England completed their first series win against Pakistan since 2010 as rain wiped out most of the final two days of the third Test at the Ageas Bowl. They are now unbeaten in their last five Tests, with a handful of key performers in this series. Here are the marks out of ten:
Zak Crawley (320 runs at 160.00)
A breakthrough series. Looked a player of huge potential in compiling a classy 267 in the final Test. Blessed with a wide range of strokes, a decent defence and a calm temperament, Crawley looks comfortable against pace and spin and has the hunger to bat all day. Made 53 in his only other innings. Here to stay.
Stuart Broad (51 runs at 25.50; 13 wickets at 16.46)
Nagging, relentless and as hungry as ever, Broad continued to prove his enduring worth to England. Generally bowling full, straight and gaining just enough lateral movement to threaten both edges, he finished as the leading wicket-taker in this series. His batting looks better than it has for some time, too.
Jos Buttler (265 runs at 88.33; 9 catches)
A series that might have saved his Test career. After combining with Woakes in a match-winning partnership in Manchester, where he made an inventive 75, he combined with Crawley in establishing a record fifth-wicket partnership in Southampton. There he played his longest, biggest and perhaps most mature Test innings in making 152. He took a couple of outstanding catches in the final Test, too, and was named England's player of the series. That said, he did miss five chances, so those worries about his keeping - especially to the spinners - persist.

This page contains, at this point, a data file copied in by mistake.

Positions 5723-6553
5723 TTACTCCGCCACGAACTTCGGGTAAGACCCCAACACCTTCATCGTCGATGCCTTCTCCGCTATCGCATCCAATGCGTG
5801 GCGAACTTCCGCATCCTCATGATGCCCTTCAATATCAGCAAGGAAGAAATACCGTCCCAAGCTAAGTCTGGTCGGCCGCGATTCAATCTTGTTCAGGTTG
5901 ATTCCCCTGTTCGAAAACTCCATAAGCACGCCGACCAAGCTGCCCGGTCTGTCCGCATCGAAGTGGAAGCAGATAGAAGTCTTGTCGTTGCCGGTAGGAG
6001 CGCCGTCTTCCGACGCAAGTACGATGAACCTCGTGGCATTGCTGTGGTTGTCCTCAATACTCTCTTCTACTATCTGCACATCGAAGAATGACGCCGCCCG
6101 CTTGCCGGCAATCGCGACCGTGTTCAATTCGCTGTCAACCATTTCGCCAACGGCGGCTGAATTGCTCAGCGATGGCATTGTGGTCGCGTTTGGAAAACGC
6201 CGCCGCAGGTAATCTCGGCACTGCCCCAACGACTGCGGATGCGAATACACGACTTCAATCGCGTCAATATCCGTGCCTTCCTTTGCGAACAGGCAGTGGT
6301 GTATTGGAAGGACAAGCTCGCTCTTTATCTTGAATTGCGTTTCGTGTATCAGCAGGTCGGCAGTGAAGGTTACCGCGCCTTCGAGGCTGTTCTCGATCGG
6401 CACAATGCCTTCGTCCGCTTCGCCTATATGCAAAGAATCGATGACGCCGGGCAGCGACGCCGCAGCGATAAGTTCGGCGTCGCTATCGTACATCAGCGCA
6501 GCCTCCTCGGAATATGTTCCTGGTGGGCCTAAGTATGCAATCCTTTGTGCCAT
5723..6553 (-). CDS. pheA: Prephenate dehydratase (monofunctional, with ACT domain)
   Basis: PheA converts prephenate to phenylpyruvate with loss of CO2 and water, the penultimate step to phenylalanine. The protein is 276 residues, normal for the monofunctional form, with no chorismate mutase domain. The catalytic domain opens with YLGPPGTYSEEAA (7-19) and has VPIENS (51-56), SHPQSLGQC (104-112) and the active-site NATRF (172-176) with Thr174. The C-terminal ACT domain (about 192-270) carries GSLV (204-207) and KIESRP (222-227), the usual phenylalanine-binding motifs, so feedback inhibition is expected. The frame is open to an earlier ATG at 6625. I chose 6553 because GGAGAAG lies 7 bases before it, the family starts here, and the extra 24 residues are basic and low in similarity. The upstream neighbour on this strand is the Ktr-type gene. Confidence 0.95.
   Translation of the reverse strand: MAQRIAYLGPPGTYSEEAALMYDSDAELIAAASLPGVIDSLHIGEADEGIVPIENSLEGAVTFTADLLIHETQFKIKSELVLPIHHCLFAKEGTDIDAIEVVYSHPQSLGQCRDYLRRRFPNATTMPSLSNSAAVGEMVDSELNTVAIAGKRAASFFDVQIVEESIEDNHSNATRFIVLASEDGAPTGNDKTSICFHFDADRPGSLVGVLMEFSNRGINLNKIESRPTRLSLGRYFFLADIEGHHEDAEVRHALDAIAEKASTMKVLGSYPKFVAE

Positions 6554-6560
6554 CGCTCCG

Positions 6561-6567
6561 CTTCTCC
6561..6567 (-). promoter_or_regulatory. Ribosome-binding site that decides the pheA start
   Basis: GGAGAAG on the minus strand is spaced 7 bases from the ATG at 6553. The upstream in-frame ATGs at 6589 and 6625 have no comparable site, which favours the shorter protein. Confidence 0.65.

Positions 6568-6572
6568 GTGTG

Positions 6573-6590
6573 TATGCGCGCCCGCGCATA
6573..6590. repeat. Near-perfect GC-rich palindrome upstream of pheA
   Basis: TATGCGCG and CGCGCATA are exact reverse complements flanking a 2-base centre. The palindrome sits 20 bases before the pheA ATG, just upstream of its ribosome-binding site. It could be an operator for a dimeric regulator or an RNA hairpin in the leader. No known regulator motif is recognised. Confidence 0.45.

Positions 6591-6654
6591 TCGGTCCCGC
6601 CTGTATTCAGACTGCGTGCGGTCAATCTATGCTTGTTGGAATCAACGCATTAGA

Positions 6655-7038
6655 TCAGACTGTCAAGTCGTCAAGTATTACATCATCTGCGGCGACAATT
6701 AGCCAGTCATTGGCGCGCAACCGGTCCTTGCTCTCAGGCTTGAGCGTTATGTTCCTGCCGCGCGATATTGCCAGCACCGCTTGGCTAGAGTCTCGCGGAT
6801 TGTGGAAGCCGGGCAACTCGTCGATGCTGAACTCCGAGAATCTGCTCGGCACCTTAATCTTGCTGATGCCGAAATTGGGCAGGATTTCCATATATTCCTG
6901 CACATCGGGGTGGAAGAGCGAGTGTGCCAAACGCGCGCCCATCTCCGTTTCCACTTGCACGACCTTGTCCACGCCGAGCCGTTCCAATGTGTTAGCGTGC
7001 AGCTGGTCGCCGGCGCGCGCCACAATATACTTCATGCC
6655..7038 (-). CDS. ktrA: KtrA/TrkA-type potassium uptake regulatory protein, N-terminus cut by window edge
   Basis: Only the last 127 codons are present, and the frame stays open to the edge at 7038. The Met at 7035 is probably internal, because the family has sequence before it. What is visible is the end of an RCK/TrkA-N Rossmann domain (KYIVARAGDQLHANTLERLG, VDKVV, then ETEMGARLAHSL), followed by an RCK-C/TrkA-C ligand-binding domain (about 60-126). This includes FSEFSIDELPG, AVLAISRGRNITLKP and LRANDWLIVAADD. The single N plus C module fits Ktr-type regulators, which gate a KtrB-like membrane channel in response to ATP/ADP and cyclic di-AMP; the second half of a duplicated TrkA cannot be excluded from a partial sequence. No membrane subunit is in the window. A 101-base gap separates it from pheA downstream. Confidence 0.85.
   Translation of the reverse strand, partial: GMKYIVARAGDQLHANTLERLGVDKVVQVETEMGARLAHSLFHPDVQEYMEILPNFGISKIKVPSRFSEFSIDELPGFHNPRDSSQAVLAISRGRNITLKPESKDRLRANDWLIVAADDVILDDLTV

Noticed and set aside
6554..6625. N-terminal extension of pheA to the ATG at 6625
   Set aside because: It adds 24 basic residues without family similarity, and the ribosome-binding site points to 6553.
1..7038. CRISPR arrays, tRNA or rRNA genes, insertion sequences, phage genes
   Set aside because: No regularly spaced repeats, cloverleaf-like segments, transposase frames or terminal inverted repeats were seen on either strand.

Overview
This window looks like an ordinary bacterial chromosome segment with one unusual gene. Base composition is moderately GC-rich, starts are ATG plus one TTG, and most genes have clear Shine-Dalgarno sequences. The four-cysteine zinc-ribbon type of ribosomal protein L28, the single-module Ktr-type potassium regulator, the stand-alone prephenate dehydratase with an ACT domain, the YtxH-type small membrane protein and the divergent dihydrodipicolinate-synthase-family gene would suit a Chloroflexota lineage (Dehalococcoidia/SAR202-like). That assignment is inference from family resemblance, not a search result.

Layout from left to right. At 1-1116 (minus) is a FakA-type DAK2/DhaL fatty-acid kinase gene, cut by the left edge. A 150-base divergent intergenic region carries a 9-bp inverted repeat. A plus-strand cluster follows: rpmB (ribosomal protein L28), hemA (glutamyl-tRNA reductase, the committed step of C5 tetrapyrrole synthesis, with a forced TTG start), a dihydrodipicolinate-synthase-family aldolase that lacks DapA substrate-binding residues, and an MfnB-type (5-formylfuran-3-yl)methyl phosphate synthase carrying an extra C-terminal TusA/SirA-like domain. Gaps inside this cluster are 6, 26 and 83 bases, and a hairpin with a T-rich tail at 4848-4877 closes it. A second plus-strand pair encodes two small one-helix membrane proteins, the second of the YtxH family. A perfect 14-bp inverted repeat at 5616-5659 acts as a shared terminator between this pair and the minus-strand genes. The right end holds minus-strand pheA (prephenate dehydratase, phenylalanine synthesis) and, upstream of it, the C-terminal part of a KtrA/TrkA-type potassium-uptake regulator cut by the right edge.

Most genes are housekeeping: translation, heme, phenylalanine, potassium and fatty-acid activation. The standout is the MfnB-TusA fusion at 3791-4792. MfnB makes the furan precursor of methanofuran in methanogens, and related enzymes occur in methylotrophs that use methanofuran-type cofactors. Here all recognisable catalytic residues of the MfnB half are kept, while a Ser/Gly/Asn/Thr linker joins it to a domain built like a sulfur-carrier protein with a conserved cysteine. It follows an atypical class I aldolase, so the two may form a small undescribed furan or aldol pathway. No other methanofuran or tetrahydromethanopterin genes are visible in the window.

Chris Woakes (143 runs at 71.50; 6 wickets at 27.50)
Produced his best Test innings in several years - an unbeaten 84 - to see England to a memorable victory in Manchester and followed it with 40 in Southampton. He claimed four important wickets in that Manchester Test, too, when he bowled beautifully and was named player of the match. He perhaps wasn't at his absolute best with the ball in the final two games as the demands of five successive Tests started to show.
James Anderson (7 runs at 7.00; 11 wickets at 23.45)
By his high standards, Anderson looked slightly out of sorts in Manchester. And when you're 38, people sometimes jump to conclusions after a bad game. But he looked better in the rain-ruined second Test and claimed seven wickets in the final match of the series - including the 29th five-wicket haul of his Test career - to prove there's some life left in him yet. Had England's catching been better, he'd have reached the 600 milestone much sooner, but he got there in the end and made a pretty persuasive case to suggest there were a few more to come in the process.
Joe Root (94 runs at 31.33)
The figures are underwhelming but Root was dismissed only three times in the series and, on a couple of occasions, was the recipient of excellent deliveries. Yes, England would like more runs from him - his top score in the series was 42 - but he was hardly the only top-order player to struggle. Victory in the first Test made it six in a row for him as captain, while he also retains his record of never having lost a home series as leader. Retains the complete support of his team with Buttler the latest to report how some well-timed words from Root gave him confidence when required.